Archive for February 13, 2012
At the CE21 meeting earlier this month, I got asked a similar question more than once. ”I have got this great class on X for high school teachers. I want to ‘evaluate it’. Um…how many teachers do I need?” I’m pretty sure I really heard the quote marks around “evaluate it,” because I’m pretty sure that the question-asker really had little idea what that meant.
I used this story as an example in my educational technology class last week. It’s worth exploring why that’s not answerable as-is. ”How many teachers do I need?” depends on the research question that you’re trying to answer. There are lots of questions one might ask about a “great class for high school teachers.” Which one are you trying to explore?
- Maybe you think you’ve solved a particular problem that high school teachers face in learning computer science, like struggling with data structures or fitting the course material into their daily lives. I’m particularly interested in that latter problem. To answer that question, you need to talk to the teachers, to get an understanding of whether the teachers faced the problem and if your class helped them get past it. You’re not going to interview 20 people and do something useful with your data (interview transcripts). At least 3-5 people, probably no more than 10-12 participants would let you answer your question.
- Maybe you think that your class in X is better than other classes in X. Then, you need to do a comparison study. My rudimentary knowledge of statistics suggests that you need 40-50 teachers with about half taking each course so that you can compare them on some learning or performance measure.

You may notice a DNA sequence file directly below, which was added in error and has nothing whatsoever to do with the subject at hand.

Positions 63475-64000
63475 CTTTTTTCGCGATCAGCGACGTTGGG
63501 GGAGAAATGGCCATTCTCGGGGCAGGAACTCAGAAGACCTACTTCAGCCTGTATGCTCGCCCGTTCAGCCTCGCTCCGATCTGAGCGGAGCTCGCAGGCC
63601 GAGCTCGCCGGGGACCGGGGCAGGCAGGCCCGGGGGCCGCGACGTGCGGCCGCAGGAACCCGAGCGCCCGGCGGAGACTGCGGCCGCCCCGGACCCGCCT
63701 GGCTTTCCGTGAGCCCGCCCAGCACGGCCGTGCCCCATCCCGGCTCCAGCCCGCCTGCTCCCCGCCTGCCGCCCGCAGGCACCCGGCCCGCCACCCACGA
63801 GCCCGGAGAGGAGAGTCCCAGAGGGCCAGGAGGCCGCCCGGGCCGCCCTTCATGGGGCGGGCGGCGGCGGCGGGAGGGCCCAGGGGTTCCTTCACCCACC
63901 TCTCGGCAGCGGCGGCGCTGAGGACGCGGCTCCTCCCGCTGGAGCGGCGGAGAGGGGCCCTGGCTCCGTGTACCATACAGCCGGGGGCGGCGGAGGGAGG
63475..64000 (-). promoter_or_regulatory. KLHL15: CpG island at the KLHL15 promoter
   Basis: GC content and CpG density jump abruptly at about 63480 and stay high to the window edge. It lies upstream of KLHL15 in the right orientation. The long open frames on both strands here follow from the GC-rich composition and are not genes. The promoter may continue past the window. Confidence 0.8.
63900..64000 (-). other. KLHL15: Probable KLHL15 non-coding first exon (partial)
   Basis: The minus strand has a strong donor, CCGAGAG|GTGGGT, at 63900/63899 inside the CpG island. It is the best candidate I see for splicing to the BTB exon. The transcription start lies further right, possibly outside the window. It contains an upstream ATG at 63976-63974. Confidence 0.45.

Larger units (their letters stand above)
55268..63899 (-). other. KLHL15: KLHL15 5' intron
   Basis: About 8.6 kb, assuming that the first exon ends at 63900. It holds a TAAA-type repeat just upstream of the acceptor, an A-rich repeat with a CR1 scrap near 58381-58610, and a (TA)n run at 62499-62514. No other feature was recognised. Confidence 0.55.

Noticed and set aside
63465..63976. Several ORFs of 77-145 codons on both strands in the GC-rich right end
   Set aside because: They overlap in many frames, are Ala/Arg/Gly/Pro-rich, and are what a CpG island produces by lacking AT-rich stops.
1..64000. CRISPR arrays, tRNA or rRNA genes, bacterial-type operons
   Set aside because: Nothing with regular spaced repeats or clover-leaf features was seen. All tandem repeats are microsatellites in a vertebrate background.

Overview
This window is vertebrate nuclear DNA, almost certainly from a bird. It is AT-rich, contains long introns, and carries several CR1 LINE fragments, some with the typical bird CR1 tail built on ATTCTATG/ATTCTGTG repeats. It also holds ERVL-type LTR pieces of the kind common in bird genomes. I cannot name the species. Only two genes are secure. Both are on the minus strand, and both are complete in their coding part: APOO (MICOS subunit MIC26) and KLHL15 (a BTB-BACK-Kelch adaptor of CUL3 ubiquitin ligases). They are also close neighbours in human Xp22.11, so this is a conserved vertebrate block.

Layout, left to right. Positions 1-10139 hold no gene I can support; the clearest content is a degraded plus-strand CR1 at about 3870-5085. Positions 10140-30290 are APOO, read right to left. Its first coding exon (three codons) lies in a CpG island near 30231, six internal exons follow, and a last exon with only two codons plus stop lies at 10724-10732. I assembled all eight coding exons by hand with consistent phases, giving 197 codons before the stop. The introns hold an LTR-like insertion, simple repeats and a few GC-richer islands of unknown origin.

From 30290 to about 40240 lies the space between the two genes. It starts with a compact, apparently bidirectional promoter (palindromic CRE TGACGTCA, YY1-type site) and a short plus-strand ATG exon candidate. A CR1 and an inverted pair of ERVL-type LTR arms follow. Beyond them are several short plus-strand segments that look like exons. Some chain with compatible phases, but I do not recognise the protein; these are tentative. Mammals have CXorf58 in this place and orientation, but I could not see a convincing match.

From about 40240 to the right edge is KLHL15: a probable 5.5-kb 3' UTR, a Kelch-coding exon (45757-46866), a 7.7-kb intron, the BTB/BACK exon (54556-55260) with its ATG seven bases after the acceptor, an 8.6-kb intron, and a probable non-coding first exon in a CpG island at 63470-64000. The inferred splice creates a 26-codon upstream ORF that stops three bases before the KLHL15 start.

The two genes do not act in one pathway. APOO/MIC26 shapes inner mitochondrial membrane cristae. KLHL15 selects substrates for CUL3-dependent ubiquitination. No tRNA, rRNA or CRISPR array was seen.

- Maybe you think that your class can scale dramatically well, that you really have a solution to the CS10K challenge — your class can educate thousands of teachers in the next four years. That’s great, but to be convincing, you’re going to show that you can run your class at scale (maybe 100 teachers at once would be convincing) and that you still achieve learning outcomes (against some reasonable measure of learning, like Allison’s test or the outcome measures being developed for CS:Principles). You don’t need to do a comparison to something else if you’re trying to demonstrate scale, and you certainly aren’t going to interview all those participants.
There are other possible research questions, with other appropriate evaluation mechanisms. Do you think that your intervention is going to result in systemic change? Then you need a longitudinal study. Do you think that you have a class that will draw more teachers into CS teaching? Then your real target audience is outside your classroom, and you need to do an evaluation that extends outside your classroom.
The greatest challenge facing the CE21 community is that the community is filled with computer scientists. Computer science too rarely asks questions involving human beings, so we have too little practice defining the right kinds of methods. The CE21 meeting had a few education researchers, who they seemed not too comfortable with computer science — and there was way too little collaboration between the two groups. If we want to do education research that means something, we need to learn how to to ask research questions that involve humans and to figure out the right methods.